The examples and perspective in this article deal primarily with Europe and do not represent a worldwide view of the subject. (October 2014) (Learn how and when to remove this template message)
Ruins (from Latin ruina 'a collapse') are the remains of human-made architecture: structures that were once intact have fallen, as time went by, into a state of partial or total disrepair, due to lack of maintenance or deliberate acts of destruction. Natural disaster, war and population decline are the most common root causes, with many structures becoming progressively derelict over time, due to long-term weathering and scavenging.
There are famous ruins all over the world, from ancient sites in China, the Indus valley and Judea to Zimbabwe in Africa, ancient Greek, Egyptian and Roman sites in the Mediterranean basin, and Incan and Mayan sites in the Americas. Ruins are of great importance to historians, archaeologists and anthropologists, whether they were once individual fortifications, places of worship, ancient universities,houses and utility buildings, or entire villages, towns and cities. Many ruins have become UNESCO World Heritage Sites in recent years, to identify and preserve them as areas of outstanding value to humanity.
Ancient cities were often highly militarized and fortified defensive settlements. In times of war they were the central focus of armed conflict and would be sacked and ruined in defeat.Although less central to modern conflict, vast areas of 20th-century cities such as Warsaw, Dresden, Coventry, Stalingrad, Königsberg, and Berlin were left in ruins following World War II, and a number of major cities around the world – such as Beirut, Kabul, Sarajevo, Grozny and Baghdad – have been partially or completely ruined in recent years as a result of more localised warfare.
Entire cities have also been ruined, and some occasionally lost completely, to natural disasters. The ancient city of Pompeii was completely lost during a volcanic eruption in the 1st century AD, its uncovered ruins now preserved as a World Heritage Site. The city of Lisbon was totally destroyed in 1755 by a massive earthquake and tsunami, and the 1906 San Francisco earthquake left the city in almost complete ruin.
Apart from acts of war, some important historic buildings have fallen victim to deliberate acts of destruction as a consequence of social, political and economic factors. The spoliation of public monuments in Rome was under way during the fourth century, when it was covered in protective legislation in the Theodosian Codeand in new legislation of Majorian. and the dismantling increased once popes were free of imperial restrictions. Marble was still being burned for agricultural lime in the Roman Campagna into the nineteenth century.
In Europe, many religious buildings suffered as a result of the politics of the day. In the 16th century, the English monarch Henry VIII set about confiscating the property of monastic institutions in a campaign which became known as the Dissolution of the Monasteries. Many abbeys and monasteries fell into ruin when their assets, including lead roofs, were stripped.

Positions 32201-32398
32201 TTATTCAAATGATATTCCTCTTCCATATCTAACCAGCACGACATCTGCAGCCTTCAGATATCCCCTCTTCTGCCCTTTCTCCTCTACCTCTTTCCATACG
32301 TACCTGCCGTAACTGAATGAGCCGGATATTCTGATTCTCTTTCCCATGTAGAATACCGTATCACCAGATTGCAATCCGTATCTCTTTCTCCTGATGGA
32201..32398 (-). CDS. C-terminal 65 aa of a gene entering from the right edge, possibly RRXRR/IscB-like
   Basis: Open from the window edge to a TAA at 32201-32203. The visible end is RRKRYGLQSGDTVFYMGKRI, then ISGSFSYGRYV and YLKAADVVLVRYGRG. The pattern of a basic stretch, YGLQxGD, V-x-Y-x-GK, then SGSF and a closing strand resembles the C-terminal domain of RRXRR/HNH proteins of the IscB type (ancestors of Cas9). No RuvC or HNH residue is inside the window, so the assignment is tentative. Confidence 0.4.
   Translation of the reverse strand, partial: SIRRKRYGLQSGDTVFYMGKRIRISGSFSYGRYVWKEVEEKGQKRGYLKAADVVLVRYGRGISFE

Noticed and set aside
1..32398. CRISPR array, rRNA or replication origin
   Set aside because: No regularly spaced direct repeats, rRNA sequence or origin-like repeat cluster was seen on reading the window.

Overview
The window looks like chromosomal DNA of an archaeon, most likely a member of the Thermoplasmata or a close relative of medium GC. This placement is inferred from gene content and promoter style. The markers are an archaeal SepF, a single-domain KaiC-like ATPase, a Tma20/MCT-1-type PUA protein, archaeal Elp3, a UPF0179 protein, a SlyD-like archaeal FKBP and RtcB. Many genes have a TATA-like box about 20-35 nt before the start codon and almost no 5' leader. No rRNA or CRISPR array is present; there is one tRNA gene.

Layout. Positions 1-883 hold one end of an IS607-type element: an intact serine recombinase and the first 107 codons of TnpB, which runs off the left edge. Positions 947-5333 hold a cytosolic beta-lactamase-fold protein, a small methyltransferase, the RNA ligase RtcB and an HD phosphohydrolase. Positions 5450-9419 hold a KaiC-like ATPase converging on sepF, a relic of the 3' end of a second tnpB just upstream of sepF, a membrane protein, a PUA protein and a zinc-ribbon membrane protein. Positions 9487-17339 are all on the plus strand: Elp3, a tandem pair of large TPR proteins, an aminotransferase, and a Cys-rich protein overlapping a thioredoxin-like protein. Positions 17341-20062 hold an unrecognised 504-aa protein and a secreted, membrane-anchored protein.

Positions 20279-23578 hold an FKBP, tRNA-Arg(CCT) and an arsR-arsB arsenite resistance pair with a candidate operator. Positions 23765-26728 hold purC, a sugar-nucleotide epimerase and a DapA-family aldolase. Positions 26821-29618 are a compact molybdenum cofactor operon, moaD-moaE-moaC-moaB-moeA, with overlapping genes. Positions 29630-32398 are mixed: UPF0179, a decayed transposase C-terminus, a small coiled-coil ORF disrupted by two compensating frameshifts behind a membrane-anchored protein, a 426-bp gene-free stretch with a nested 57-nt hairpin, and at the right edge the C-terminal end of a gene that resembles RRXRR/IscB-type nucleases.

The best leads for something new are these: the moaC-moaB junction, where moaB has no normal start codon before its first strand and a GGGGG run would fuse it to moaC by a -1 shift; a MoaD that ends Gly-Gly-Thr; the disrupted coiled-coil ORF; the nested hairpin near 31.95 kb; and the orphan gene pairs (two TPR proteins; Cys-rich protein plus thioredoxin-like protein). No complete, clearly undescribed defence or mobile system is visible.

In the 20th century, a number of European historic buildings fell into ruin as a result of taxation policies, which required all structures with roofs to pay substantial property tax. The owners of these buildings, like Fetteresso Castle (now restored) and Slains Castle in Scotland, deliberately destroyed their roofs in protest at, and defiance of, the new taxes. Other decrees of government have had a more direct result, such as the case of Beverston Castle, in which the English parliament ordered significant destruction of the castle to prevent it being used by opposition Royalists. Post-colonial Ireland has encouraged the ruin of grand Georgian houses, symbols of British imperialism.
As a rule, towers built of steel are dismantled, when not used any more, because their construction can be either rebuilt on a new site or if the state of construction does not allow a direct reuse, the metal can be recycled economically. However, sometimes tower basements remain, because their removal can sometimes be expensive. One example of such a basement is the basement of the former radio mast of Deutschlandsender Herzberg/Elster.
The basements of large wooden towers such as Transmitter Ismaning may also be left behind, because removing them would be difficult.
The contemplation of "rust belt" post-industrial ruins is in its infancy.
In the Middle Ages Roman ruins were inconvenient impediments to modern life, quarries for pre-shaped blocks for building projects, or marble to be burnt for agricultural lime, and subjects for satisfying commentaries on the triumph of Christianity and the general sense of the world's decay, in what was assumed to be its last age, before the Second Coming. With the Renaissance, ruins took on new roles among a cultural elite, as examples for a consciously revived and purified architecture all' antica, and for a new aesthetic appreciation of their innate beauty as objects of venerable decay.The chance discovery of Nero's Domus Aurea at the turn of the sixteenth century, and the early excavations at Herculaneum and Pompeii had marked effects on current architectural styles, in Raphael's Rooms at the Vatican and in neoclassical interiors, respectively. The new sense of historicism that accompanied neoclassicism led some artists and designers to conceive of the modern classicising monuments of their own day as they would one day appear as ruins.